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change of career

(25 Posts)
Gaga Mon 16-Sep-02 12:52:18

I am a nurse and since having my two children really do not want to work unsociable hours especially weekends and xmas. So I am contemplating a career change for working part time hours during the daytime. I could study part time for two years and become a solicitor (due to previous qualifications). Does anyone know once I am qualified how long I would have to be an apprentice for etc.? Ha s anyone already done this? or do you know of any other careers that fir well around children and school hours that you find rewarding? Please tell - I would be most grateful for any advice.

cazzybabs Tue 17-Sep-02 18:13:51

There is always teaching - good for the holidays, but don't think its a 9-3.30 job, more like 8-6 depending on school/age range.

threeangels Tue 17-Sep-02 19:42:47

How about some other kind of medical work since you already know a lot in that area. Or do you think that would most likely need full time workers? There are a lot of places open only on weekdays and closed on all holidays. Maybe something in the medical administration line. Not necessarily in a hospital but maybe a private place.

Janeway Tue 17-Sep-02 20:13:01

the Health visitors at our GPs surgery are trained nurses, they job share and I've not yet found one available outwith office hours

gillymac Tue 17-Sep-02 21:37:44

Hi Gaga,

I changed career nearly two years ago for the same reasons as you, i.e. incompatability of children and unsociable hours and I'm now a Health and Safety Inspector.
The job is varied and interesting and, so far, rewarding. Also as a qualified nurse you may be able to join as a specialist Occupational Health Inspector which would mean you'd got paid more than me. The hours are basically 9-5 (ish) but being part of the Civil Service, they are (fairly) family friendly with various possible working patterns, eg job share, part-time, term-time working.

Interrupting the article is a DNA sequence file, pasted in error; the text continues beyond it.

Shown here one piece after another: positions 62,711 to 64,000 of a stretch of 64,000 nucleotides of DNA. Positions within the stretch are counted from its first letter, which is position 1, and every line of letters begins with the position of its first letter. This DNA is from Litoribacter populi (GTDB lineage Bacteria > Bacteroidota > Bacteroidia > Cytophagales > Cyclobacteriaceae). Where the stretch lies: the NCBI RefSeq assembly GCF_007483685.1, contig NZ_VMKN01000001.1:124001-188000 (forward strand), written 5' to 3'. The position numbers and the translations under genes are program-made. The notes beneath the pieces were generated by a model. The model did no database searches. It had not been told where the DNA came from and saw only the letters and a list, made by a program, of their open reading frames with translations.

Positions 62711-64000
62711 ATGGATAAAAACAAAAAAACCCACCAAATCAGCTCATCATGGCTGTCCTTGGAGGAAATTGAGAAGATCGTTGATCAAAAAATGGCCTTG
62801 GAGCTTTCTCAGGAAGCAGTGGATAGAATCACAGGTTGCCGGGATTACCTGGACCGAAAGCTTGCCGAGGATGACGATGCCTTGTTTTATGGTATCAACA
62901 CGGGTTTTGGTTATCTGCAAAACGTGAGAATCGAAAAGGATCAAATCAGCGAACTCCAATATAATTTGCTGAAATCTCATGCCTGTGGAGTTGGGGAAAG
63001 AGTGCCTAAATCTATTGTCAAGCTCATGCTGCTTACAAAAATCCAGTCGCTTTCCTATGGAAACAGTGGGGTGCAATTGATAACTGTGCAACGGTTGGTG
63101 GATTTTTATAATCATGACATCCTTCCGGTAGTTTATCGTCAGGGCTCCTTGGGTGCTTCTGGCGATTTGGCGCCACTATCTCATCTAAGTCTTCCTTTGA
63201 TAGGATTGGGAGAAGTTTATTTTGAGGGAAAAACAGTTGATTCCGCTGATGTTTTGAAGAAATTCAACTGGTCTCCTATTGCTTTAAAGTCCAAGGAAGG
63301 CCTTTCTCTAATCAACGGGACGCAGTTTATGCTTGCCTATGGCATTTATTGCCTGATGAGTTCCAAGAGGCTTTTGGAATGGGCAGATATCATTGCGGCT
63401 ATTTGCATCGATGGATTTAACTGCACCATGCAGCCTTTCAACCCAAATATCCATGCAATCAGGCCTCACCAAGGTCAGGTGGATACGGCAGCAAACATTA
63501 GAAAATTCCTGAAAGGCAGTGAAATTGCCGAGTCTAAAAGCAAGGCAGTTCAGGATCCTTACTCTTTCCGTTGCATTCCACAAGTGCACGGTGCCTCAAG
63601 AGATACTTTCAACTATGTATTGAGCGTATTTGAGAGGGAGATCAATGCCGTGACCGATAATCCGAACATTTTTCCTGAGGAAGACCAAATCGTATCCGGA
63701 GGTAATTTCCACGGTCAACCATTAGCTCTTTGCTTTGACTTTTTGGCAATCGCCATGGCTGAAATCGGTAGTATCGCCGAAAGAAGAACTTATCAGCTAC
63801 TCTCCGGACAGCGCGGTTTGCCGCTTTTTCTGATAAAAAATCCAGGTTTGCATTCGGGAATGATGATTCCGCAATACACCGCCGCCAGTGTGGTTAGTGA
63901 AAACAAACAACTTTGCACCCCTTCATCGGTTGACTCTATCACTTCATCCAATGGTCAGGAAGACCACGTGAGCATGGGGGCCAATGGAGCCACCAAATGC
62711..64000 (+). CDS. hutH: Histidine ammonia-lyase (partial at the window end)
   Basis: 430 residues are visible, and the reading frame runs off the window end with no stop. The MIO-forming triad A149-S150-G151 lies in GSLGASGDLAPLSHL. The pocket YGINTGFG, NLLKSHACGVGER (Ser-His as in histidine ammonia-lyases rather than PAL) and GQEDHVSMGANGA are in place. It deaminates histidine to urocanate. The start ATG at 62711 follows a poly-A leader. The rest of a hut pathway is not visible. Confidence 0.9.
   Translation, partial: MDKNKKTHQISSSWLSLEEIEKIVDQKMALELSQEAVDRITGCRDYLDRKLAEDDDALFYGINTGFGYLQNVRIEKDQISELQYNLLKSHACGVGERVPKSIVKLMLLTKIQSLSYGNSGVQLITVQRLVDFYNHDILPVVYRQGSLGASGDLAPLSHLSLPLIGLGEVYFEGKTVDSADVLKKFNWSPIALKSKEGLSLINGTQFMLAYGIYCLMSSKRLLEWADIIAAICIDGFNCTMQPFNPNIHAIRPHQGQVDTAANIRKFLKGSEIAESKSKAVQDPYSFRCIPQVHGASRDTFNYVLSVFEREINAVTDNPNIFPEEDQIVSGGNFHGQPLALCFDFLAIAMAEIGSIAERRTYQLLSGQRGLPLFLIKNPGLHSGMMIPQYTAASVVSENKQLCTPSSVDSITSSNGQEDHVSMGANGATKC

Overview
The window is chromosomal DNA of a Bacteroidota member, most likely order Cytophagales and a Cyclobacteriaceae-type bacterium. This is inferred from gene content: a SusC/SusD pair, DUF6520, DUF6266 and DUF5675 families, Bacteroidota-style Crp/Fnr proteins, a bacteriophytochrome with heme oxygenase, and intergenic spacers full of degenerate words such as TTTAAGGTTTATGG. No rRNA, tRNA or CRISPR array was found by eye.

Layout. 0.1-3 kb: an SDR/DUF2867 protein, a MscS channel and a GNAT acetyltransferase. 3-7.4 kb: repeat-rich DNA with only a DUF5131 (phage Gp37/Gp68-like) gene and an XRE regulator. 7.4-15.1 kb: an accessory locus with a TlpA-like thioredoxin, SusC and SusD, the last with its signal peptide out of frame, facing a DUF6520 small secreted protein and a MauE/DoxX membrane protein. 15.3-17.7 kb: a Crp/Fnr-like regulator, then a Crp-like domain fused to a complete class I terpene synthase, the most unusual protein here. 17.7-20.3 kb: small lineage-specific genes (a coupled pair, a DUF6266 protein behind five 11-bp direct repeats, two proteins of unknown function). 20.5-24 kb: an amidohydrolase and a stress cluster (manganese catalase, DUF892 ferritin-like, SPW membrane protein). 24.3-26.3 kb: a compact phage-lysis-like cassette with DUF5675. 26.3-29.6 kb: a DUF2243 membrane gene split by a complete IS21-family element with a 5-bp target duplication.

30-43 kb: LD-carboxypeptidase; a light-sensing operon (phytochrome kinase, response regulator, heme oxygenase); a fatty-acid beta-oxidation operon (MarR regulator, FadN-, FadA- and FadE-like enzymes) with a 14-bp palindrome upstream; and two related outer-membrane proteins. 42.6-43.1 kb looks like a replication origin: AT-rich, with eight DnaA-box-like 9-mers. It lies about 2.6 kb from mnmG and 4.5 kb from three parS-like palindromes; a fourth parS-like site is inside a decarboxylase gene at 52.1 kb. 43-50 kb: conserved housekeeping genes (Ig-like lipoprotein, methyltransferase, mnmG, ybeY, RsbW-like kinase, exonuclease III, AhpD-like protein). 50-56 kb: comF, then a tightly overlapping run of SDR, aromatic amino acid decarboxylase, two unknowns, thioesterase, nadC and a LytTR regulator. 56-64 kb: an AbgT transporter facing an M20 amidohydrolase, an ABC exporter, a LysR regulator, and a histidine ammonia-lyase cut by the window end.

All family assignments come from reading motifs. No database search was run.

Only problem may be with the training, they are very keen on it - I have just returned from my third course away from home in as many weeks (although this is exceptional). Also, all trainee Inspectors are sent to Heriot Watt University in Edinburgh to study for a Post-Grad Diploma in Health and Safety which would mean nine weeks away from home (unless like lucky me you live in Edinburgh). They do pay for extra childcare expenses relating to courses though.
Hope this helps.

threeangels Tue 17-Sep-02 21:49:47

Hi Gillymac, Can you tell me exactly what your career is all about. I have an idea but I'm not totally sure. Im seriously thinking of going to be a medical assistant but I am also looking into other ideas as well just incase. Can you tell me how much schooling it involves? Thanks so much.

Meid Thu 19-Sep-02 14:38:37

After getting your qualifications at law school you would be "articled" to a solicitors office for 2 years. I'm not sure if being a solicitor would particularly fit in around a family. It would depend entirely on the area of law you specialised in and the type of firm you went to. I have a friend who after her law degree went into local government work specialising in trading standards. Says she loves the job and finds it very rewarding. Local government is my tip for a career to fit in around children - part time probably available and the best bit would be flexitime. Not sure about the money side of it but might be worth thinking about which departments might need legal advisors.

gillymac Sun 22-Sep-02 18:20:00

Hi threeangels,

basically what I do is ensure that workplaces such as factories, farms, hospitals and many more, comply with UK health and safety law. This is done by carrying out inspections of these workplaces (usually unannounced) and by investigating complaints and workplace accidents and/or cases of ill-health caused by work. Where there are found to be problems with an organisation we can take action ranging from giving advice to prosecuting the organisation in the criminal courts.